Most researchers studying religious trends among young people tend to focus on what’s making younger Americans walk away from religion. Some have emphasized life course transitions such as leaving home, going to college, or becoming sexually active. Others have examined frustration with politics. And still others have rightly pointed out that younger Americans are increasingly raised him homes where they’re no longer exposed to religious faith in the first place.
In a recent study, we decided to explore one factor that might contribute to young people staying in their faith: undergoing a traditional religious “initiation rite” like believer’s baptism, first communion, or bar mitzvah.
Scholars of religion have always been fascinated with rites of passage and particularly what they accomplish for the group itself. The collective benefits are obvious. When we celebrate the entrance of new members into our community of faith, we’re collectively reminded about our common heritage, our core doctrines, and our eternal bond with one another.
The possibility that these rites of passage might have a long-term impact on the individuals themselves can seem so self-evident that it often goes unquestioned. We decided to test how powerful that impact might actually be.
Using data from the National Study of Youth and Religion, a nationally representative panel study of young Americans, our study looked at participants at two points in time: when they were ages 13–17 and one decade later when they were ages 23–28. Depending on their religious affiliation as teens, the survey asked if they had been confirmed or baptized, not including infant baptism (if Protestant); had a bar/bat mitzvah (if Jewish); had taken First Communion (if Catholic); or if they had undergone another religious rite of passage or public affirmation of their religious faith.
We compared American teenagers who had undergone any of these religious rites of passage with those who had not in order to see whether those who had undergone a rite of passage were (1) more or less religious and (2) more or less likely to remain affiliated with their religious faith by the time they were in their mid-twenties.
Our study showed that participants who had undergone any religious rite of passage during or before their teenage years did not necessarily turn out more religious than those who had not undergone a rite of passage. However, they were 30 percent more likely to stay in their religious faith.
Though the pattern was the same across all religious rites and groups, the figure below shows the trend when we focus on believer’s baptism and disaffiliation among Protestant youth.
Notice first, most young people in the sample maintained their initial Christian affiliation whether or not they were baptized. But even after we accounted for teens’ initial religious commitment along with that of their parents and friends and other relevant factors, those who had undergone believer’s baptism before or during their teenage years were less likely to indicate they were “unaffiliated” in their mid-twenties.
So how does this work? The Westminster Confession calls baptism (applied to infants or adults) the “sign and seal of the covenant of grace.” What might grant believer’s baptism its “sealing” potential for young Americans?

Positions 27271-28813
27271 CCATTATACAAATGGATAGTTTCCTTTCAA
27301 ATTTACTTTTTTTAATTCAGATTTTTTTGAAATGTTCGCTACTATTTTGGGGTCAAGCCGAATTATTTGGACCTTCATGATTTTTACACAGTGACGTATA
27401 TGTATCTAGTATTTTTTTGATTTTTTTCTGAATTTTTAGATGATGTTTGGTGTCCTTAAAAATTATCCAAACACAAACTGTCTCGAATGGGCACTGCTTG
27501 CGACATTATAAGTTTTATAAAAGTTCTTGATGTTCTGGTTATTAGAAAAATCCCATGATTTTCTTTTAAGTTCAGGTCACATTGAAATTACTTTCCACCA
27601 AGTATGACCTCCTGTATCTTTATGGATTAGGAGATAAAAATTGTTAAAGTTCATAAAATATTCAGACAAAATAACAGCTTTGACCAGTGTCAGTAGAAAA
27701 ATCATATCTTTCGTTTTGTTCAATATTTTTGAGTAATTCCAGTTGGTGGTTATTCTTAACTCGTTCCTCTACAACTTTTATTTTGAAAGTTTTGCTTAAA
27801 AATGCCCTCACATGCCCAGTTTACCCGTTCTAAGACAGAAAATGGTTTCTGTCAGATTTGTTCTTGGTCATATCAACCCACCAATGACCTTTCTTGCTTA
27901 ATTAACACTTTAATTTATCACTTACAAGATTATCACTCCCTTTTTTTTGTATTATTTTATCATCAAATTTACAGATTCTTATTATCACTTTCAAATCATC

We think the fact that baptism didn’t predict how religiously committed someone would be in their mid-twenties provides a clue. The experience of baptism doesn’t seem to have a lasting influence on one’s day-to-day religious practice, likely because that sort of influence requires a more consistent infusion of religious energy (or “grace”) from rites like regular worship attendance, or other sacraments, like The Lord’s Supper. Typically a one-time event, believer’s baptism doesn’t bind us to a certain level of faith commitment, but to a faith community. It’s about belonging and identity.
Much like the common finding that couples who are formally married are more likely to stay together than cohabiting couples who remain unmarried, for young Americans there is something binding about commitment that is declarative, formal, and public.
Consider baptism at my own church in Norman, Oklahoma. Our baptisms do not happen spontaneously without some sort of vetting on the part of parents and church leaders. There is often a formal process that includes a waiting period. The baptism ceremony is not only preceded by the affirmation of important questions, but for years now, those who are baptized provide a public reading of their personal testimony. Nervousness and tears are the norm here.
And the ceremony itself—though beautiful, given what it signifies—is messy, unnatural, and awkward. People have to change their clothes afterwards. Emerging from the water, one is greeted with thunderous applause and yells that border on the hysterical. One’s baptism, in other words is memorable. And it is social. And it is memorable because it is social.
Protestants have had long theological debates about the “efficacy” of believer’s baptism and what exactly God accomplishes through it as a “means of grace.” From what we can observe in the data, believer’s baptism accomplishes a durable social identity for young Americans. It may not make them more committed to their faith as young adults (participation of other kinds will be necessary for that), but it may help them weather some of the assaults of young adulthood such that they emerge on the other side with their faith intact.
Samuel Perry is an assistant professor of sociology and religious studies at the University of Oklahoma. His books include Growing God’s Family, Addicted to Lust, and Taking America Back for God. Follow him on Twitter at @socofthesacred.